Catholic Culture Update for the week beginning February 15th, 2015

Quote to carry in your heart for the week.

“You are my refuge, Lord.” Psalm 32

 February 15th, 2015 is the Sixth Sunday in Ordinary Time.

“Prepare for hearing the Word of God with these questions: What do you already know about lepers? If you don’t know much about leprosy, take time to learn more about it. Focus especially on learning what life was like for lepers in Jesus’ time. Who today is kind of like a leper? When you hear this Sunday’s Gospel, think of these people or groups.

Reflecting on God’s Word: Do you ever feel like an outsider? How do you tend to respond when you feel like an outsider? Do you think that others around you ever feel like outsiders? How can you bring healing and inclusiveness to those situations?

Act on the Word: Jesus is moved with pity to help the leper, even though it means he will be ostracized for doing it. Sometimes, helping other people puts us on the outside. Still, like Jesus, we are called to love and help everyone. Teens with disabilities are often ostracized by their peers because people aren’t sure about spending time with them. This week, take some time to learn more about the disability of a classmate or neighbour so that you can reach out in friendship. Ask an experienced adult to help plan visits to your home or outings that will be safe and fun for both of you. Invite your peers to join you so they can also get over some of their fears or questions about people with disabilities and reach out in friendship.

Wrapping It Up: The Church tells us that Jesus has a “preferential option” for the poor and those in need. He loves them in a special way. What do you think that means? How can we bring the healing love of Jesus to others who are sick or in need?” 2014-2015 The Living Word – Sunday Gospel Reflections and Activities for Teens, page 135, 137

February 15th is also National Flag of Canada Day. “The national flag of Canada was inaugurated on February 15, 1965. The anniversary of this date is officially called the “National Flag of Canada Day”, which is often shortened to “Flag Day.” Parent Partners Newsletter – OAPCE When you see the flag today, look at this symbol of Canada with pride.

February 16th is Family Day in Canada except in British Columbia where it is celebrated last Monday. It is a statutory holiday established to give people time with their families, but it also gives a day off between New Year’s Day and Good Friday which are approximately three months apart. There are many family friendly ways to spend this Monday; start a new family tradition by doing something that everyone can enjoy together. Holy Family inspire us to follow your example to be families of love and forgiveness.

February 18th is Ash Wednesday, “one of the most-loved days on the entire liturgical calendar. Coming together to hear the Lord’s call to repentance, and to receive the blessed ashes, is part of what makes us Catholic. The Collect for Ash Wednesday is one of the most startling prayers we hear all year. This prayer uses imagery of warfare in describing Lent: “Grant, O Lord, that we may begin with holy fasting / this campaign of Christian service, / so that, as we take up battle against spiritual evils, / we may be armed with weapons of self-restraint.” This is a different kind of warfare: it is a battle that takes place within us. Our prayer, fasting, and almsgiving, our “self-restraint,” are the only weapons we have in our fight against evil. But with God’s grace to help us, these weapons are enough. The use of ashes as a sign of repentance goes back thousands of years, and is referenced frequently in the Jewish Scriptures. In the early Church, penitents – baptized persons who had committed grave sins – would come to the bishop at the beginning of Lent, and be marked with ashes as a sign of their repentance. After a period of rigorous penance, they would be welcomed back to the sacraments at the Evening Mass of the Lord’s Supper on Holy Thursday. As time passed, the ashes began to be given to all the faithful at the beginning of Lent. The ashes are a reminder of where we come from – ashes to ashes, dust to dust – but they are also a call to repentance. Traditionally, the ashes are made from the burning of palms from last year’s observance of Palm Sunday: in that sense, they are also reminders that we are destined for glory with Christ.” Companion to the Calendar: A Guide to the Saints, Seasons, and Holidays of the Year, Second Edition, page 10-11 Repent and believe the Good News. Try to keep your ashes all day.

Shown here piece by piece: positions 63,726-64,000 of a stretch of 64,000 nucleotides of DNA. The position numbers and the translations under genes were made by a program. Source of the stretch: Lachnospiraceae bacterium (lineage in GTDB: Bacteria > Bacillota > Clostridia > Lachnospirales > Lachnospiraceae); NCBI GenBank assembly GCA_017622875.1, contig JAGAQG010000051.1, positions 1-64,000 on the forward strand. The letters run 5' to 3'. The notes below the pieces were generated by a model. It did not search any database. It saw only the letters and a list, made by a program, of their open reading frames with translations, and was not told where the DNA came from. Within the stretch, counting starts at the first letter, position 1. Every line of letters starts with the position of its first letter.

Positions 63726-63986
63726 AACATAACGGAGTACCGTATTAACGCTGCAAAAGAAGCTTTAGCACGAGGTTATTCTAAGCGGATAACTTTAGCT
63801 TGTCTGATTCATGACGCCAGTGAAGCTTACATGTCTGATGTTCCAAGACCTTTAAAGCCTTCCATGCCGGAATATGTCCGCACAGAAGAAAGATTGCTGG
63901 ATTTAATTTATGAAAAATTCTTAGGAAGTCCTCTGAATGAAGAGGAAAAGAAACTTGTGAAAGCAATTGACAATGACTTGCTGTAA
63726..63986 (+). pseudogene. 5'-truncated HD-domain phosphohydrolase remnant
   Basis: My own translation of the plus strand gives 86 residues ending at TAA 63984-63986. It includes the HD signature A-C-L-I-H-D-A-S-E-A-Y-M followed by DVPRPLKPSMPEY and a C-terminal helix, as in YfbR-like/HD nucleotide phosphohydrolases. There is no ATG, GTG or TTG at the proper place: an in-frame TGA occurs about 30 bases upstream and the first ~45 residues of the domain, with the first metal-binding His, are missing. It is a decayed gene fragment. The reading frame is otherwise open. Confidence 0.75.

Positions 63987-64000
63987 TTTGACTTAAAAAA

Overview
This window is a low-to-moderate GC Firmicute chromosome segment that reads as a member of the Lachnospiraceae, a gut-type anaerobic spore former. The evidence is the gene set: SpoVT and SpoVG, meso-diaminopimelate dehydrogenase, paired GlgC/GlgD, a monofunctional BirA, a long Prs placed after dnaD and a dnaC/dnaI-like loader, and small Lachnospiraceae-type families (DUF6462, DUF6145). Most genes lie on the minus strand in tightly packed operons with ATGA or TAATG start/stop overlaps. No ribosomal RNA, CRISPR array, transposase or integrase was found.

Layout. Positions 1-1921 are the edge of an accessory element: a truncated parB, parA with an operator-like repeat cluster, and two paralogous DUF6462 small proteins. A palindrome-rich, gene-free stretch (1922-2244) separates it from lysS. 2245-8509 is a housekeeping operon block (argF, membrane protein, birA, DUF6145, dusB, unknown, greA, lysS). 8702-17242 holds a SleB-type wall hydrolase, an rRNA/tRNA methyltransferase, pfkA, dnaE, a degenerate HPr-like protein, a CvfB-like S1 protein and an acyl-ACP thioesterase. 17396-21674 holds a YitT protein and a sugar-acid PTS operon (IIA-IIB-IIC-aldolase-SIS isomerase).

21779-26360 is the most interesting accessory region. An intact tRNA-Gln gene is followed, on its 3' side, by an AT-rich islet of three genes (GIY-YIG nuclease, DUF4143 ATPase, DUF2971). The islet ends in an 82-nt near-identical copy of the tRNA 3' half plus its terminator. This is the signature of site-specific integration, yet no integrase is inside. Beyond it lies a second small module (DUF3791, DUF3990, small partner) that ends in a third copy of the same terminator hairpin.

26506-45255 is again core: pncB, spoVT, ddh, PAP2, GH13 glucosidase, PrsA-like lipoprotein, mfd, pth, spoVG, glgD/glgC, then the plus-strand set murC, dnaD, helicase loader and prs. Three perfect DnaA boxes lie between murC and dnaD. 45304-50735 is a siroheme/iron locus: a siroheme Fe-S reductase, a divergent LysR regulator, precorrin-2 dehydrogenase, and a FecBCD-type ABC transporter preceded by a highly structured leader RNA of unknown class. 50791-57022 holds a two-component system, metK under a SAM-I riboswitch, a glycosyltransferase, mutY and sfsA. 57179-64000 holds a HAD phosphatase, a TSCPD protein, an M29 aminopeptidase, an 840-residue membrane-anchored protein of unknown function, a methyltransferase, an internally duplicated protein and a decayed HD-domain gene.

Lent: When people hear “Catholics” and “Lent” spoken in the same sentence, the imagination flashes images of a fish fry in the church basement, meatless Fridays with mac’n’cheese, or Stations of the Cross. Many Catholics recall giving up something they crave such as pop, and those of an older generation recall making their pre-Easter obligation to confess their sins. Lent engages the faithful in rich spiritual renewal unlike any other liturgical time. Catholics exhibit a special devotion to this liturgical time that uniquely distinguishes Roman Catholicism. While Lent entails many things, three themes emerge. Lent prepares us for Easter and our renewal of our baptismal promises by deepening our identity with Christ through penitential practices. For the adults preparing for Baptism at Easter, Lent affords them rituals to enter into the mystery of Christ Jesus. This period of liturgical time admits human sin and frailty more clearly than others, yet it emphasizes the strength, growth, and holiness that God offers in the midst of strife. Lent’s promise of redemption reveals Catholicism’s optimism. It demonstrates how the sinful are the very recipients of God’s redeeming grace. Because of God’s grace, freely offered as a gift, we have reason to be joyful. Lent begins on Ash Wednesday and concludes on Holy Thursday. Traditional hymns and common thought claim that Lent lasts for forty days. However, counting the days from Ash Wednesday to Holy Thursday amounts to forty-four. How did it grow by four days? To be continued. Companion to the Calendar: A Guide to the Saints, Seasons, and Holidays of the Year, Second Edition, page 10